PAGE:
On November 8th filmmaker Ridley Scott announced he had chosen to replace Kevin Spacey in his next film “All the Money in the World” with the 87-year-old Christopher Plummer, the actor he had always wanted to cast in the role of billionaire J. Paul Getty. This came after multiple accusations against Spacey emerged alleging he had made unwanted sexual advances toward a number of young men including one as young as 14.
Ordinarily recasting a two-time Oscar winner (Spacey) with a thespian who has only one Academy Award to his name (Plummer) would not be an issue. But when a film is already shot and completed, six weeks away from its December 22nd release, it’s a massive feat that seems to even the most seasoned industry veterans near impossible to pull off. Such is the case with “All the Money in the World.”
The film tells the real-life story of the 1973 kidnapping of John Paul Getty III, the grandson of the eccentric oil tycoon. While the movie focuses on co-stars Michelle Williams and Mark Wahlberg playing, respectively, the younger Getty’s mother and an ex-CIA agent hired by the family to help handle the kidnapping, Spacey was transformed into the elder Getty through the use of extensive makeup. Presumably, Plummer won’t need as much makeup prosthetics, being closer to the age of the supporting character he is playing.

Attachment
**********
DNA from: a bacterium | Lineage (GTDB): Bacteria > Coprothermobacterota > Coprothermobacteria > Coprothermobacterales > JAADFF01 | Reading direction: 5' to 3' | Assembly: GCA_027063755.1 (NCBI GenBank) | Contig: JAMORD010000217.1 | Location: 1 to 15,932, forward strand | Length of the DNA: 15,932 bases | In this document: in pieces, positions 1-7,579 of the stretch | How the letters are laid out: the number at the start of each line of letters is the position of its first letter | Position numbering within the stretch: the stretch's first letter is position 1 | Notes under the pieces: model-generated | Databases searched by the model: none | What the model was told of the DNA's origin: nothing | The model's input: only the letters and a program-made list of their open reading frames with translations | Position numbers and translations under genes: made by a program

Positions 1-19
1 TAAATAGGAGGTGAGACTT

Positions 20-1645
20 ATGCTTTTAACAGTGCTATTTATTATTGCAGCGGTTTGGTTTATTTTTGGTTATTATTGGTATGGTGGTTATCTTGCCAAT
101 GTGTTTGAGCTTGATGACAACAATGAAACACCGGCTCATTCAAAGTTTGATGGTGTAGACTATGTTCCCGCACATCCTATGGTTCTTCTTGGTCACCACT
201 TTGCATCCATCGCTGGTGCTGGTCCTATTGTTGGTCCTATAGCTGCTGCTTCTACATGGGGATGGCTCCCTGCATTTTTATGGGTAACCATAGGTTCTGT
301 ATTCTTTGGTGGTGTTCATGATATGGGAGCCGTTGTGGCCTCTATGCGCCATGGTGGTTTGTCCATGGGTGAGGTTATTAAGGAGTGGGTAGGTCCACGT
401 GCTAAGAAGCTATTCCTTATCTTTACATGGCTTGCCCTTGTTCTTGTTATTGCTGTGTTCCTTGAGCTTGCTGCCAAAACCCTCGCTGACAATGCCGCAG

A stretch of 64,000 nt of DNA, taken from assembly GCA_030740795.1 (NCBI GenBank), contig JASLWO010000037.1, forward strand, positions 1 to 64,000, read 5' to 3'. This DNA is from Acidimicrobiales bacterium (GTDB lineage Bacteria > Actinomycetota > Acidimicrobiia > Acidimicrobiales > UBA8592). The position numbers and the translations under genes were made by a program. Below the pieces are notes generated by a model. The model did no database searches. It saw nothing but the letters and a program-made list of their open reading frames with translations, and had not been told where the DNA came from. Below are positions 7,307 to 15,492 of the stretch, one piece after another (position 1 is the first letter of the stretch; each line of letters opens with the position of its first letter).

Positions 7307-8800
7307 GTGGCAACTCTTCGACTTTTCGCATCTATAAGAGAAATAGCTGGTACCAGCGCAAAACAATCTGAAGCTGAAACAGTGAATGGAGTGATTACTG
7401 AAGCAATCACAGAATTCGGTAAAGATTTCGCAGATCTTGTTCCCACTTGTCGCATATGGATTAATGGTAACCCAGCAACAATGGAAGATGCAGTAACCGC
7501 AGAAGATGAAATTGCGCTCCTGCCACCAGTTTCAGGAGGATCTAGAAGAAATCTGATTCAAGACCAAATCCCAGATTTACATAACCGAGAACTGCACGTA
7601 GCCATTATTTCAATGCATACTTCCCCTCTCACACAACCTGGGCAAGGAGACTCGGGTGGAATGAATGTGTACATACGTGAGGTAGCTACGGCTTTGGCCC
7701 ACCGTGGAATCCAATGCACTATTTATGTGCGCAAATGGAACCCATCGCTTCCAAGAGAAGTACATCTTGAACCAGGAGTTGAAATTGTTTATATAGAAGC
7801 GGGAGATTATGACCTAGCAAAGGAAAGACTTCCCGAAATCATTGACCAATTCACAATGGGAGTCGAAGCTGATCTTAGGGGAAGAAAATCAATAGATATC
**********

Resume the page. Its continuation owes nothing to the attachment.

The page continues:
To be sure, the logistics required to reshoot, recut and finish an already completed film in such a short period of time might cause even the most seasoned filmmaker to search their medicine cabinet for a cyanid capsule. However physical and post-production is only one aspect of the machine required to produce and distribute a major motion picture. Sony Pictures Entertainment, the studio releasing the film in the United States, must also rejigger a marketing campaign for the movie that was already well under way.
On Friday, November 17th, Sony proved they were wasting no time, launching their first salvo of new marketing material through redesigned posters. The original poster, below, prominently featured Spacey’s name above the credits, as well as a bust of his head all made up as Getty:
As seen below, the redesigned posters not only swap out Spacey’s name for Plummer’s, but also remove any imagery of the elder Getty. Instead, one poster focuses on Williams and Wahlberg and the other features a severed ear made of money, something that figures prominently into the kidnapping of Getty III (Google it to find out why):